Table 1
Determination of nominal exchange rate using the method of moments-quantile regression (MM-QR)
Panel A: All Economies
Wald test for equality
at different quantiles
Variable
Quantile levels
 
0.1
0.2
0.3
0.4
0.5
0.6
0.7
0.8
0.9
0.5
0.9
\((m-{m}^{*})\)
0.834***
0.83***
0.826***
0.824***
0.821***
0.818***
0.815***
0.81***
0.802***
2.19
2.19
 
(0.011)
(0.01)
(0.01)
(0.01)
(0.01)
(0.011)
(0.012)
(0.014)
(0.018)
  
\((y-{y}^{*})\)
-2.619***
-2.461***
-2.32***
-2.214***
-2.12***
-2.017***
-1.886***
-1.716***
-1.41***
20.73***
20.82***
 
(0.138)
(0.123)
(0.116)
(0.116)
(0.12)
(0.128)
(0.143)
(0.169)
(0.221)
  
\((i-{i}^{*})\)
0.651***
0.615***
0.583***
0.559***
0.538***
0.514***
0.484***
0.446***
0.376***
22.18***
22.28***
 
(0.03)
(0.027)
(0.025)
(0.025)
(0.026)
(0.028)
(0.031)
(0.037)
(0.049)
  
\(epu\)
-0.448***
-0.438***
-0.43***
-0.424***
-0.418***
-0.412***
-0.404***
-0.394***
-0.376***
0.47
0.47
 
(0.054)
(0.048)
(0.045)
(0.046)
(0.047)
(0.05)
(0.056)
(0.066)
(0.087)
  
\({epu}^{*}\)
-0.059
-0.058
-0.057
-0.056
-0.056
-0.055
-0.054
-0.053
-0.05
0.00
0.00
 
(0.081)
(0.072)
(0.068)
(0.068)
(0.07)
(0.075)
(0.084)
(0.098)
(0.129)
  
\(cons.\)
2.384***
2.781***
3.134***
3.399***
3.635***
3.895***
4.222***
4.648***
5.414***
18.38***
18.51***
 
(0.368)
(0.326)
(0.308)
(0.308)
(0.319)
(0.34)
(0.38)
(0.447)
(0.588)
  
Panel B: Developed Economies
Wald test for equality
at different quantiles
Variable
Quantile levels
0.1
0.2
0.3
0.4
0.5
0.6
0.7
0.8
0.9
0.5
0.9
\((m-{m}^{*})\)
0.8***
0.76***
0.723***
0.668***
0.636***
0.599***
0.565***
0.53***
0.497***
113.99***
130.50***
 
(0.02)
(0.018)
(0.017)
(0.016)
(0.015)
(0.016)
(0.017)
(0.018)
(0.019)
  
\((y-{y}^{*})\)
0.678
0.176
− 0.282
− 0.97**
-1.374***
-1.835***
-2.253***
-2.7***
-3.103***
25.33***
26.07***
 
(0.564)
(0.507)
(0.471)
(0.44)
(0.434)
(0.45)
(0.477)
(0.518)
(0.564)
  
\((i-{i}^{*})\)
0.475***
0.423***
0.376***
0.305***
0.264***
0.217***
0.174**
0.128
0.087
10.25***
10.37***
 
(0.092)
(0.083)
(0.076)
(0.071)
(0.071)
(0.073)
(0.078)
(0.085)
(0.092)
  
\(epu\)
0.019
− 0.171*
− 0.344***
− 0.604***
− 0.756***
− 0.93***
-1.088***
-1.257***
-1.409***
83.91***
92.54***
 
(0.111)
(0.1)
(0.095)
(0.091)
(0.087)
(0.09)
(0.095)
(0.102)
(0.11)
  
\({epu}^{*}\)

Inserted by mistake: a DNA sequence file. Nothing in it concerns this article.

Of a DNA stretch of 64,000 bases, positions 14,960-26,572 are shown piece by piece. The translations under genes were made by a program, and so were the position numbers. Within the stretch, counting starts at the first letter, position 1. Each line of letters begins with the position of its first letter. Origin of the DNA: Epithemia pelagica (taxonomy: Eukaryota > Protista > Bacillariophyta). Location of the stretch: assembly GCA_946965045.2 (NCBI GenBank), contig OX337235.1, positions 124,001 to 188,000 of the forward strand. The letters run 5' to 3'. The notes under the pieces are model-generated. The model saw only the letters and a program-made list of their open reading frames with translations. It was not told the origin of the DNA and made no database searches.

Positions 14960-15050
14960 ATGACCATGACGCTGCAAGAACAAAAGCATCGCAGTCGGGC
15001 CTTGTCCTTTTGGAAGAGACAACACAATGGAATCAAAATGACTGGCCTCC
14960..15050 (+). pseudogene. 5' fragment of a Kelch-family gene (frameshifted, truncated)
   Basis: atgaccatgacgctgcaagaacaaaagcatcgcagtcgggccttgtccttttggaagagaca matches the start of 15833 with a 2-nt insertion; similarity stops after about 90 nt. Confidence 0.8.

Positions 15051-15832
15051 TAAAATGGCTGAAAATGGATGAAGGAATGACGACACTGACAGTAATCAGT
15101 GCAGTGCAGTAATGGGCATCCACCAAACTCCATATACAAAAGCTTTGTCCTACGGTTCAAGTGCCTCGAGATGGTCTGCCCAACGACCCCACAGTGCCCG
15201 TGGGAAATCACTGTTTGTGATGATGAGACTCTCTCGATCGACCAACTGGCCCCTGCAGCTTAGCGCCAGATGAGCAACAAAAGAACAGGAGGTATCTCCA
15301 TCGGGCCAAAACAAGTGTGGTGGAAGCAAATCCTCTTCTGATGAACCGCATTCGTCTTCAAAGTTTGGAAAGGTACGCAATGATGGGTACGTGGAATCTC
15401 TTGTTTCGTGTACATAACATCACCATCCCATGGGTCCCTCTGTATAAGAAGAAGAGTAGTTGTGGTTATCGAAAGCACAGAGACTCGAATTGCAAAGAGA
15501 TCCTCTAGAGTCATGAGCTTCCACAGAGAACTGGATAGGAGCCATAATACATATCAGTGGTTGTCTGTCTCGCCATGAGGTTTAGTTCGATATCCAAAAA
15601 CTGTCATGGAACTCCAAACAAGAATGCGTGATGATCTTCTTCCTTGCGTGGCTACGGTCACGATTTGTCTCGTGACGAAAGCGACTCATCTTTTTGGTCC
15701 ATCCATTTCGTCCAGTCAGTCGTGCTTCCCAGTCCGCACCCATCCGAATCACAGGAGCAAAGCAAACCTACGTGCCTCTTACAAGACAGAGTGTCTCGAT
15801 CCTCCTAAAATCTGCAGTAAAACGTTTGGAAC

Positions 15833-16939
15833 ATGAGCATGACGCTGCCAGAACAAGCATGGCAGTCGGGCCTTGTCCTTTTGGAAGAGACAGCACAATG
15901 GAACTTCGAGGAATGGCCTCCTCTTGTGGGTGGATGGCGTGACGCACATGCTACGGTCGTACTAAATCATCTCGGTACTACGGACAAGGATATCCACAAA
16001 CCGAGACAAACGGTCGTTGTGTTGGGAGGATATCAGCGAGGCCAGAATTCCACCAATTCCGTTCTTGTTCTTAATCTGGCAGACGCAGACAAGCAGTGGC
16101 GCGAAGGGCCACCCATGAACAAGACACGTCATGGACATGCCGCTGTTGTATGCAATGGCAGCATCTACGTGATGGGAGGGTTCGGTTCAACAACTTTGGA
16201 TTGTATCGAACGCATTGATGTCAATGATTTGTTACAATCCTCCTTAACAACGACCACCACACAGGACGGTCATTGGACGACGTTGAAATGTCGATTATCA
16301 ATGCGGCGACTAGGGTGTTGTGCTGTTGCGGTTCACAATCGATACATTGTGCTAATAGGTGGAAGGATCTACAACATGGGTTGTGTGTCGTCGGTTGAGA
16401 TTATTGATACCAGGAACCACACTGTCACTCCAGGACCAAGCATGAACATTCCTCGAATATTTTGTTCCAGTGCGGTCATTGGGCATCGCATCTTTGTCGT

0
0.094
0.179
0.306***
0.381***
0.467***
0.544***
0.627***
0.702***
12.99***
13.18***
 
(0.148)
(0.133)
(0.122)
(0.114)
(0.113)
(0.117)
(0.125)
(0.136)
(0.148)
  
\(cons.\)
− 0.12
0.664
1.38***
2.455***
3.086***
3.805***
4.458***
5.157***
5.786***
46.30***
48.76***
 
(0.641)
(0.574)
(0.536)
(0.502)
(0.492)
(0.511)
(0.541)
(0.587)
(0.639)
  
Panel B: Developing Economies
Wald test for equality
at different quantiles
Variable
Quantile levels
0.1
0.2
0.3
0.4
0.5
0.6
0.7
0.8
0.9
0.5
0.9
\((m-{m}^{*})\)
0.849***
0.844***
0.841***
0.838***
0.835***
0.834***
0.832***
0.828***
0.818***
0.74
0.74
 
(0.023)
(0.019)
(0.017)
(0.016)
(0.015)
(0.015)
(0.016)
(0.017)
(0.025)
  
\((y-{y}^{*})\)
-2.998***
-2.453***
-2.124***
-1.834***
-1.488***
-1.348***
-1.154***
− 0.735***
0.321
77.77***
94.94***
 
(0.223)
(0.172)
(0.152)
(0.146)
(0.137)
(0.132)
(0.138)
(0.205)
(0.222)
  
\((i-{i}^{*})\)
0.562***
0.365***
0.246***
0.141***
0.016
− 0.035
− 0.105**
− 0.256***
− 0.638***
73.40***
89.02***
 
(0.083)
(0.064)
(0.057)
(0.055)
(0.051)
(0.049)
(0.052)
(0.076)
(0.083)
  
\(epu\)
− 0.188**
− 0.129*
− 0.093
− 0.062
− 0.025
− 0.01
0.011
0.056
0.17*
6.54**
6.65***
 
(0.087)
(0.072)
(0.064)
(0.06)
(0.058)
(0.058)
(0.06)
(0.067)
(0.095)
  
\({epu}^{*}\)
− 0.242*
− 0.159
− 0.108
− 0.064
− 0.011
0.011
0.04
0.104
0.266*
5.02**
5.08**
 
(0.141)
(0.116)
(0.105)
(0.098)
(0.095)
(0.095)
(0.097)
(0.109)
(0.154)
  
\(cons.\)
2.257***
2.364***
2.429***
2.486***
2.554***
2.582***
2.62***
2.703***
2.91***
0.40
0.40
 
(0.649)
(0.536)
(0.483)
(0.452)
(0.437)
(0.438)
(0.447)
(0.492)
(0.709)
  
Notes: (i) Figures in parentheses are standard errors. (ii) *, ** and *** denote the significance level at 10%, 5%, and 1%, respectively, and (iii) the statistically significant Wald test results show that the estimated slope coefficients and intercepts for lower quantile \((\tau =0.1)\) are statistically different across medium \((\tau =0.5)\) and upper quantiles\((\tau =0.9)\)
Table 2
Panel ARDL model
Linear Long-run Coefficients
Nonlinear Long-run Coefficients
Coefficient
All
Developed
Developing
Coefficient
All
Developed
Developing
\((m-{m}^{*})\)
0.660***
0.248***
0.0127***